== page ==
Pakistan is ratcheting up pressure on the United States to end drone strikes in its territory. It has taken its struggle even to the United Nations. Pakistan’s UN ambassador Masood Khan told a UN General Assembly rights committee debate that in Pakistan, “all drone strikes are a chilling reminder that reprisal strikes by terrorists are around the corner.’ Prime Minister Nawaz Sharif said the same thing when he visited the US President Barack Obama in Washington a few days ago. Sharif’s request for stopping these aerial attacks comes at a time when Pakistan-US relations are showing signs of improvement. The relations suffered severe strains following the 2011 Navy SEAL raid that killed Al Qaeda chief Osama bin Laden deep inside Pakistan where he was in hiding. Also, the US is pulling out of Afghanistan, which has helped the thaw in relations as both sides need to discuss issues of common interest on the future of Afghanistan.
Though Washington has been severely mauled for its use of drones in several countries, it has refused to budge so far from its official policy. A US diplomat at the UN meeting highlighted an Obama speech in May in which he said the drone attacks on Al Qaeda and the Taliban were ‘necessary, legal and just.’ But what is more important is how serious Islamabad is in its demand to stop these strikes. The Washington Post reported on Wednesday that while top Pakistani officials denounce the drone programme, they have secretly endorsed it for years and are routinely given classified briefings on targets and casualties. The Post, citing secret CIA documents and Pakistani diplomatic memos, said that markings on some documents indicated they were prepared by the CIA’s Counterterrorism Center so they could be shown to Pakistani officials. The documents discuss strikes that killed dozens of alleged Al Qaeda operatives and in which they say no civilians were killed.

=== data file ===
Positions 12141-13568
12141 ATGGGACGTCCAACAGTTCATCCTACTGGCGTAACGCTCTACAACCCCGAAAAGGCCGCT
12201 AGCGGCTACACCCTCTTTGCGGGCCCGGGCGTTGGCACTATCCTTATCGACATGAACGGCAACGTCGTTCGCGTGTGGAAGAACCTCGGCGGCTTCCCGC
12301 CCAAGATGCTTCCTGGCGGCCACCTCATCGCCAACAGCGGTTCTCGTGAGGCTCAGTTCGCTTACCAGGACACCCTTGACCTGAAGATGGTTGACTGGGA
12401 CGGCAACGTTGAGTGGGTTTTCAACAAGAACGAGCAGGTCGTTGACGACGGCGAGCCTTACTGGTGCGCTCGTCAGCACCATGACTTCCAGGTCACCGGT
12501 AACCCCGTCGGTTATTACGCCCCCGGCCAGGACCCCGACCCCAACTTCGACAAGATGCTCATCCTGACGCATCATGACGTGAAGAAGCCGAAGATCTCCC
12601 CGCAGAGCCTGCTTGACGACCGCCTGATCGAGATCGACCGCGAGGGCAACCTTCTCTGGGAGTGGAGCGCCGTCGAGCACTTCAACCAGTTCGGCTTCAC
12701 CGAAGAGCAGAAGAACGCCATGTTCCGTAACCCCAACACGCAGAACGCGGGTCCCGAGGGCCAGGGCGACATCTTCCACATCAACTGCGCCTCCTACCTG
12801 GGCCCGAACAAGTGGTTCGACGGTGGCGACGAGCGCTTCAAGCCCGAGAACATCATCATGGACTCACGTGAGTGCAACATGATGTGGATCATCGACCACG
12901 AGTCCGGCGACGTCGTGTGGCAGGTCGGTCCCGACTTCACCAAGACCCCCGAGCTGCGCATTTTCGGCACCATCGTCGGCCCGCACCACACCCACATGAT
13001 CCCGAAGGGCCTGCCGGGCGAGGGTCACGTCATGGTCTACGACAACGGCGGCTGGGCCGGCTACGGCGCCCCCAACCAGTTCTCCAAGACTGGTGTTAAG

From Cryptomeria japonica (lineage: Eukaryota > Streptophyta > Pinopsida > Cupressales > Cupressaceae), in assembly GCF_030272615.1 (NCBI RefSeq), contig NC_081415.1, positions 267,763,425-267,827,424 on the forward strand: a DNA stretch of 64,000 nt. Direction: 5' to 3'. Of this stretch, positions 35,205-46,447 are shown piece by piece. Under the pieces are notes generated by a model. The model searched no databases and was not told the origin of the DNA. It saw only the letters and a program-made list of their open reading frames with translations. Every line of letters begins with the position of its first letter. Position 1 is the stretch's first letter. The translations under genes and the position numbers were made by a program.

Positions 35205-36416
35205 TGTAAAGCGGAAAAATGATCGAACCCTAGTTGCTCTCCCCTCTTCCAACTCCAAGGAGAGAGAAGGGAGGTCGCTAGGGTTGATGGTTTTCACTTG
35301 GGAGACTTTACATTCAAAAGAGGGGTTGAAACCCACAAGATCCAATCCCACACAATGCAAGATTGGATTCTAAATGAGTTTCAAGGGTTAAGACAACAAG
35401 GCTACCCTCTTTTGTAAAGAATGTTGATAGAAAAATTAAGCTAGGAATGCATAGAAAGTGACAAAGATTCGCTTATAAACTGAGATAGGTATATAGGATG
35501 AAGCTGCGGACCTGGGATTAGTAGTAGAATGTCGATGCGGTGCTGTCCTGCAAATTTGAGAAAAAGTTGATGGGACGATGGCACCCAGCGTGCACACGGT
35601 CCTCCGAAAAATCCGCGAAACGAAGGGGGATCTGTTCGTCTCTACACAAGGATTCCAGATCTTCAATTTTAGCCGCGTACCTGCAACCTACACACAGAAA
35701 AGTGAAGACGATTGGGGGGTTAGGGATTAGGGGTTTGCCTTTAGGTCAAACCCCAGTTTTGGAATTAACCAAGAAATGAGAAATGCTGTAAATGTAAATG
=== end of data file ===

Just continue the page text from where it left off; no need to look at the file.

There is no doubt that drones have been counter-productive in Pakistan. As Pakistan’s UN envoy said, they have only caused more terrorism and emboldened the Taliban and caused an increase in public hostility towards the US and the government in Islamabad. But the secret Pakistani support, if it’s true, shows that the drones are achieving some results, or the government is benefiting from a quid pro quo with the US government. In diplomacy, it’s possible that governments will take one stance in public and another in secret due to the sensitivity of issues. For the same reason, there is a need for more clarity from the Pakistani government on drones.
Whatever the official stance of any country, it’s time for Washington to stop these aerial attacks for the simple reason that civilians are getting killed. Some other ways need to be found to defeat terrorists•